For anyone thinking of embarking upon a pilgrimage, retreat or spiritual journey of any kind, I hope the following insights on my Wayfarer pilgrimage shed some light as to how incredibly enrichening such an experience can be! Having hiked in the Colorado Rocky Mountains for three days, camped in below freezing temperatures with my fellow brothers and lived to tell the tale, I cannot fully describe the effect it has on one’s character, perspective and spirit. This pilgrimage was by far the most challenging experience in my short 20 years, and looking back it now, I doubt any other could have fundamentally shifted the way I look at the world as this one did. I truly believe faith must be practised and embodied through action and prayer, but living it within the context of a pilgrimage is a whole nother realm that brings with it a unique set of graces.
1. Nature, Reflection & Learning About Oneself
There’s something about being in the middle of the mountains, in a place only accessible by foot that allows a person to completely disconnect from urban life and simply exist in the present moment and reflect. I don’t know whether it’s the isolation, the quiet or simply the physical challenge to keep a steady hiking pace, that ultimately leads the mind to a state of calm and peace where the worries that plagued one’s head at work and home or life in general, most unusually, vanish. In its place, one enters a state of mind completely detached from one’s usual thoughts and instead one fully immersed in nature and accepting of the hike’s challenges and beauty. With continuous songs, daily prayer and conversations with my fellow hikers, I would find that many of the worries I previously had seemed almost silly in many respects and when I least expected it, a glimpse of a ‘resolution’ to my worries would appear out of thin air. Call it perspective or whatever you wish; there are few things I can recall that provide it as much as taking on the forces of nature head-on. A very humbling experience indeed. One thing is to meditate at home for a couple of minutes, but the length of the pilgrimage and the location of the reflection offer a truly unique experience the likes I would encourage anyone to partake in if they have the chance!
2. The Universality of the FNE Brotherhood/Values is Present & Powerful
Since the moment of arriving in Denver, to leaving three days after, there was never a moment I did
not feel like I wasn’t in good company. Being picked up from the Denver airport by my American counterpart at midnight, after our flight having been delayed nearly 4 hours, felt no more unnatural than having been picked up by a patient family member. Although we had only communicated briefly over email and knew next to nothing of one another, we both had a common understanding of why we were in FNE, what the movement can be, and how the pilgrimage played an integral role in establishing a precedent in North America. That is not to say we viewed the world in the exact same lens, but ‘WHY’ of us being there was solid enough that from the very first interaction the conversation was genuine, the feeling of solidarity was present, and I was happy to discover this in every single brother I met on this journey. Age, profession and background was no impediment in forming deep bonds with my brothers and as such listening to each of their stories and understanding what they had learned was both easy, super interesting and invaluable. I always knew the values of our faith was something special and worth aligning to, but the real-life embodiment in them through my FNE brothers and seeing what is possible when they are lived is truly awe-inspiring.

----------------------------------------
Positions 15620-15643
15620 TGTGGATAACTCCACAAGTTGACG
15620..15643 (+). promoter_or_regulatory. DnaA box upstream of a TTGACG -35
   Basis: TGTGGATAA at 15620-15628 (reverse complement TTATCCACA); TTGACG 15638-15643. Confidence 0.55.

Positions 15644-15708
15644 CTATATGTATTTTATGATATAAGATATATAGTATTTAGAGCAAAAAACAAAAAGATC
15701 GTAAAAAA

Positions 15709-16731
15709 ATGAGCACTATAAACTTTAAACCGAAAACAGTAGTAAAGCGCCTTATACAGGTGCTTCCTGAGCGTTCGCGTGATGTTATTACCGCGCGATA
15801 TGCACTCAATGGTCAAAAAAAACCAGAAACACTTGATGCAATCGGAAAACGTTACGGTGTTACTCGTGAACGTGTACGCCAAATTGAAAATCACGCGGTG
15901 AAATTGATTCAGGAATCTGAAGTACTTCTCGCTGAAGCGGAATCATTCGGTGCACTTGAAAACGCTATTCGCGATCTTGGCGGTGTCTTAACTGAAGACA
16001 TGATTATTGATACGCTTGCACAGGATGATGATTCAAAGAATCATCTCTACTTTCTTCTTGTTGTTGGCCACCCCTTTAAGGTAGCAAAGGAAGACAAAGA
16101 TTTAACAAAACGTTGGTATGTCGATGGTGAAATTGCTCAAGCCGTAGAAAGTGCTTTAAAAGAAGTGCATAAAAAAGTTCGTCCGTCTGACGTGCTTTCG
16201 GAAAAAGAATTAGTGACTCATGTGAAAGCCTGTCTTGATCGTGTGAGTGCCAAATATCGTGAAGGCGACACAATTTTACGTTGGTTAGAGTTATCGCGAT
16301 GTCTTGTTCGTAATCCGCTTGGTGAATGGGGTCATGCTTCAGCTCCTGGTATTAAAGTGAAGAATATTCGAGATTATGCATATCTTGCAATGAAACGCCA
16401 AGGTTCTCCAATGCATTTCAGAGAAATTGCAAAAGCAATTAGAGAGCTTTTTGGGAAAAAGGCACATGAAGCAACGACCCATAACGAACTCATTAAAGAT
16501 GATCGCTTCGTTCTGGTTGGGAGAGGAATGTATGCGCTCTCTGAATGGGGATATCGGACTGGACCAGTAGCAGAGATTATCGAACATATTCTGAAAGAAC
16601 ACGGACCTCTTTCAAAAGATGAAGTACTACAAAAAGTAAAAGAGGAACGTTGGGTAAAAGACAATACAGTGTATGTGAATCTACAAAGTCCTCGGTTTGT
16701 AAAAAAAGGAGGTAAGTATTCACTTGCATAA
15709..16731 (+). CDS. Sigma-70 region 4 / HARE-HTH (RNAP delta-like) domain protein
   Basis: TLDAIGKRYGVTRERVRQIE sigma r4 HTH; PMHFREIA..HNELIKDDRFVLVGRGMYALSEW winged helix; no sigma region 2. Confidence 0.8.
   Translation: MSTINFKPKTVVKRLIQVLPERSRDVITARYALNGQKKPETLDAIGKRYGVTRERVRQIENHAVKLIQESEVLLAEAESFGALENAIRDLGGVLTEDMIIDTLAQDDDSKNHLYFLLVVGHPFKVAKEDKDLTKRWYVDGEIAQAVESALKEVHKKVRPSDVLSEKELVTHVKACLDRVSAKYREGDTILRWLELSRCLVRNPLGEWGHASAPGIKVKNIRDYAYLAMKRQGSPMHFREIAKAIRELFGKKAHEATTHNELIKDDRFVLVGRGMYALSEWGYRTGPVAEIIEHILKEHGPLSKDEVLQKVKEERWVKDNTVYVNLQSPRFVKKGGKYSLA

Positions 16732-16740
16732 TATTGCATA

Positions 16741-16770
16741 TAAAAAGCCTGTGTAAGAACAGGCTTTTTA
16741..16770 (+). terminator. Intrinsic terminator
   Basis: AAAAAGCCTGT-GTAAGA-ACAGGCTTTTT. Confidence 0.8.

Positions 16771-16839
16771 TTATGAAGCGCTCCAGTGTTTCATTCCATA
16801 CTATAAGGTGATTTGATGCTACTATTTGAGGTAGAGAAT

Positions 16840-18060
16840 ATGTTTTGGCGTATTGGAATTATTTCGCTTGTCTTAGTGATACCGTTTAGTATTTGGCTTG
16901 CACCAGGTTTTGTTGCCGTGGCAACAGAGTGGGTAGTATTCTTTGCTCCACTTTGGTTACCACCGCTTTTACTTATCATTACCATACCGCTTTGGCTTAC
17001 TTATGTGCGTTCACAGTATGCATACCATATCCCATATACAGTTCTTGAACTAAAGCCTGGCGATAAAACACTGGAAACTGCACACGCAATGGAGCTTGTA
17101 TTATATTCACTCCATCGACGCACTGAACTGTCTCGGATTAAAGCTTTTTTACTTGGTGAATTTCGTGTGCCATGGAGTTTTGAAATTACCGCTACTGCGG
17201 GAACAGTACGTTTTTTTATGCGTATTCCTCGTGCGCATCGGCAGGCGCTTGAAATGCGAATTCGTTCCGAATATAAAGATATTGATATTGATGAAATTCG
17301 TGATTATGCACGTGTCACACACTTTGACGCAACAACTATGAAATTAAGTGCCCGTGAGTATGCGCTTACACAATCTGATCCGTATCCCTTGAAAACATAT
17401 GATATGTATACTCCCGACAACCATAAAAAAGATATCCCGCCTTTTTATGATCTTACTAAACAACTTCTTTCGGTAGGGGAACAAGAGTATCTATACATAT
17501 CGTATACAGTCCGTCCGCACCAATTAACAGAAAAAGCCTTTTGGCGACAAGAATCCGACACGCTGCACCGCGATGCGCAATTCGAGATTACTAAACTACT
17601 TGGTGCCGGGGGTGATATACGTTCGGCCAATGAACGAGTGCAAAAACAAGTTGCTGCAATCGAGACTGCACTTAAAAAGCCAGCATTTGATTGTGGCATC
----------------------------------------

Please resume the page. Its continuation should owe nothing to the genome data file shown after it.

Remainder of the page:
3. Nourishment of the Soul is Key to Continuously Achieve & ‘Explore’
I can’t say I slept, ate or physically felt any better on the hike than I would normally have. What I can say however is that my willingness to live a bold, virtuous and ‘exploring’ life after the pilgrimage has been magnified by a factor of 10; the likes I know will aid me in my studies, my career and my family life for the long run. Having conquered the hike with the support of my fellow brothers, it feels that many of my day to day ‘crosses’ simply do not compare in proportionality. Even now, when I am slightly annoyed or impatient with a certain task I say to myself “But does this even compare to hiking three days in sub 0 temperatures” and surprise, surprise I do what I have to and move one. Furthermore not are my daily crosses easier to bear, but I find myself inadvertently searching and questioning for more! This can be witnessed most notably in my general attitude towards my friends, my family and even towards strangers. The strangers whom I very easily could have ignored or treated indifferently, and yet the spiritual ‘gas’ in my tank is 10x that all of a sudden there is more to go around. I remember a priest saying that in order to spread grace to the world around you, your own ‘cup’ must be full first. Staying true to the metaphor, this pilgrimage and future FNE events like them are in my a fantastic way to ‘replenish’ one’s soul and by extension facilitate living one’s ‘best-life’ wherever one is. Being open to new possibilities, continuously improving as a person and staying true to our faith’s core values is not only more deeply ingrained, but carries a much greater purpose in my life the likes keeps me open and unafraid to deal and triumph over the unknown.
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